An Emerging Markets Strategy That’s Always in Style
In EM, balance your style and let promising stocks lead the way.
Having one style may help you stand out in a crowd . . . until your style gets old. You need balance. The same could be said when investing in emerging market (EM) equities. To access the long-term opportunities of emerging markets while mitigating some of the risks, investors need an emerging markets strategy with a balanced approach to equity style where individual stock ideas can drive performance.
Some EM strategies with drawbacks:
- Benchmark aware – These strategies have country and sector weightings within set ranges of an index. They generally have a large number of holdings in order to achieve the targeted sector and country exposures. Risk and return of these benchmark-aware strategies can be driven by allocation (country/sector decisions) and factor exposures, sometimes unbeknownst to the portfolio manager. What happens to a portfolio that requires exposure to a sector that’s in line with the MSCI EM Index when that sector sells off?
- Style pure – By mandate or manager preference, these strategies are designed around either growth or value stocks. The potential problem with these types of strategies is that volatility can increase when the market experiences an abrupt style rotation, or ‘flips’ from growth to value (and vice versa). While this is not unique to EM, the reversals in EM can happen more frequently and more quickly than in developed markets (see chart below). The impact of these rotations can be amplified due to emerging markets having generally lower liquidity.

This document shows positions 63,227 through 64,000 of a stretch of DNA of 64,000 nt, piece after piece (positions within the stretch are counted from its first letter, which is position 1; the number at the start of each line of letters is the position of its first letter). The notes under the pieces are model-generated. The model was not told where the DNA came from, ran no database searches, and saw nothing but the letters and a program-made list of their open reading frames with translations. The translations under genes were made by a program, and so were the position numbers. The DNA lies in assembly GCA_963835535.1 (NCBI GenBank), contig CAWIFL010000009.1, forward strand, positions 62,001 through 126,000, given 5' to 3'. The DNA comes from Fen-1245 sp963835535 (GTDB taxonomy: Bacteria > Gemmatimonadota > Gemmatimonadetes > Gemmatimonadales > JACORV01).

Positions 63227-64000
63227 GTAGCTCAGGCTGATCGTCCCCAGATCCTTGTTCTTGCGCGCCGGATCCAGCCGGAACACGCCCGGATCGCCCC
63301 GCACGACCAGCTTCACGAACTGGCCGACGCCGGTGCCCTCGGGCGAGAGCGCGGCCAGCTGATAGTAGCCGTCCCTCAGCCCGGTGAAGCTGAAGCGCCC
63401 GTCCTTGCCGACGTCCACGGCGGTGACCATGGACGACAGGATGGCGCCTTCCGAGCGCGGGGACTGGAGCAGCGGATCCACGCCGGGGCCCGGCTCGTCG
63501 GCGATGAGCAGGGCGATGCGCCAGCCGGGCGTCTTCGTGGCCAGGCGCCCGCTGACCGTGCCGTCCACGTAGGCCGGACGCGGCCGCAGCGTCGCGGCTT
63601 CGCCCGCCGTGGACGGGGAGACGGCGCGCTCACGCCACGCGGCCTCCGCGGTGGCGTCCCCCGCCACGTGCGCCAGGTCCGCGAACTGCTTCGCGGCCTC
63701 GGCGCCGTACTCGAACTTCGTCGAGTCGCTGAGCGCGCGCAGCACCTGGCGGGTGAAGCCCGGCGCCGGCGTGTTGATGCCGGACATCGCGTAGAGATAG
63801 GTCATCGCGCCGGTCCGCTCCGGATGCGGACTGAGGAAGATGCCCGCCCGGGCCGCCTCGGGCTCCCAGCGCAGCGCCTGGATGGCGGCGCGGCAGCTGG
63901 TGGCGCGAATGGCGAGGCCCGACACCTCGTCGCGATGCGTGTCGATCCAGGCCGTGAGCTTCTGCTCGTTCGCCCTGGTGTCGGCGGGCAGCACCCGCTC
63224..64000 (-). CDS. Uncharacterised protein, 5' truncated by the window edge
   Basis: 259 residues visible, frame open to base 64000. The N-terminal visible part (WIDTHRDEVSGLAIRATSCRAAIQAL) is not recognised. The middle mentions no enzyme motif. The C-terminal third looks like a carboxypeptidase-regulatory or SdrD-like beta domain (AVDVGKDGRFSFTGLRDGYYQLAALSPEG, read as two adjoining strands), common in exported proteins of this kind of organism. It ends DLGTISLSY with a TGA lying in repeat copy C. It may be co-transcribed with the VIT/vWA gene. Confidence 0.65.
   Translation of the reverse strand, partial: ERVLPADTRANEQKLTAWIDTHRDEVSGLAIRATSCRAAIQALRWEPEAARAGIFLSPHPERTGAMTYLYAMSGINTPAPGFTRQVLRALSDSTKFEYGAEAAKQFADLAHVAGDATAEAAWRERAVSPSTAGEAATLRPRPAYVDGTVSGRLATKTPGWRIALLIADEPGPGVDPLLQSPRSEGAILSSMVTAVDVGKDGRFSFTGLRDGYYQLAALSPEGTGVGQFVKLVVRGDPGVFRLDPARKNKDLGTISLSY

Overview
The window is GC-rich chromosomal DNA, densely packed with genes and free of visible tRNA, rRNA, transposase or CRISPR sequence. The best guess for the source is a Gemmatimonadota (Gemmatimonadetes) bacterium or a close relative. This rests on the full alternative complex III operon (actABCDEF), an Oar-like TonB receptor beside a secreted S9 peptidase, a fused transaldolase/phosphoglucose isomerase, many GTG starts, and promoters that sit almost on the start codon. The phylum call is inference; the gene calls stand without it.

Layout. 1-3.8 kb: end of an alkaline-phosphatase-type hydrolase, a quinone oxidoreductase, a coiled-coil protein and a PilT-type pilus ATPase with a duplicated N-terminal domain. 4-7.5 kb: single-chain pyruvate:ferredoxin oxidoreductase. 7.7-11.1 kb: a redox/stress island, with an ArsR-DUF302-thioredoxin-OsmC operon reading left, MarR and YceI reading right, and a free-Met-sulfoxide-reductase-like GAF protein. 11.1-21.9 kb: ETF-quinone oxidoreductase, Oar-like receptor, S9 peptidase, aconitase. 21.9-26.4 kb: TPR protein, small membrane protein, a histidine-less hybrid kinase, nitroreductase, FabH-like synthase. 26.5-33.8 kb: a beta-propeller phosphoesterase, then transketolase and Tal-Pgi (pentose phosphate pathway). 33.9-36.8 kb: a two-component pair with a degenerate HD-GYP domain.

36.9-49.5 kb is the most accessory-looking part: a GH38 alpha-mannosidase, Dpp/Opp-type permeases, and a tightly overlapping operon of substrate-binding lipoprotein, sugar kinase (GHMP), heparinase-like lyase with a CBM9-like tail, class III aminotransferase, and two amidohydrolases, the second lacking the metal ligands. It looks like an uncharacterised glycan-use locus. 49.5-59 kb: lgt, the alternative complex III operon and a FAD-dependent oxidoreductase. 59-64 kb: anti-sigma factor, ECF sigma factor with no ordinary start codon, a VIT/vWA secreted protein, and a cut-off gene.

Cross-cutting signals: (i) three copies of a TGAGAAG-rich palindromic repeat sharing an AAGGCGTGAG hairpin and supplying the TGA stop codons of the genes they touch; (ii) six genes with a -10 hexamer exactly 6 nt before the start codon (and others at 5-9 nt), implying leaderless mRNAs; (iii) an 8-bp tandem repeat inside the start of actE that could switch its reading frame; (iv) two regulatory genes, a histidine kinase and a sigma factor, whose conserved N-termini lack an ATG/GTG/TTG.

Style Rotations Can Happen Abruptly
MSCI Emerging Markets Value/Growth Return Spread, Monthly Style Performance in Emerging Markets (2018–2019)
Past performance does not guarantee future results
A balanced strategy can mitigate risk
An EM strategy that’s balanced by style can offer a way for investors to weather abrupt and frequent style rotations between growth and value stocks in emerging markets. A portfolio that’s constructed from three style baskets—growth, value and blend stocks—spreads risk across the style spectrum, potentially smoothing the return stream when one style is outperforming the other.
Portfolio construction creates opportunities
Emerging market equities are roughly split between growth and value, with variations cutting across and within sectors. EM stocks that are sensitive to interest rates, for example, are split 50/50 between growth and value. Thus, a strategy that diversifies across styles is able to take advantage of opportunities across the whole EM universe. Furthermore, there is a tendency for value and growth stocks to be positively correlated across countries and sectors, so benefits from diversification are more a function of style mix (blend of growth and value) and not how much country or sector exposure a manager has in their portfolio.
Best ideas drive results
A strategy that’s focused on style balance has the benefits of diversification baked in. This enables the strategy to build a concentrated portfolio of best ideas instead of having to diversify through a variety of countries and/or sectors, as seen with benchmark-aware strategies.
Having an individual style can hold you back when that style gets old. Add some balance to get in front of the crowd.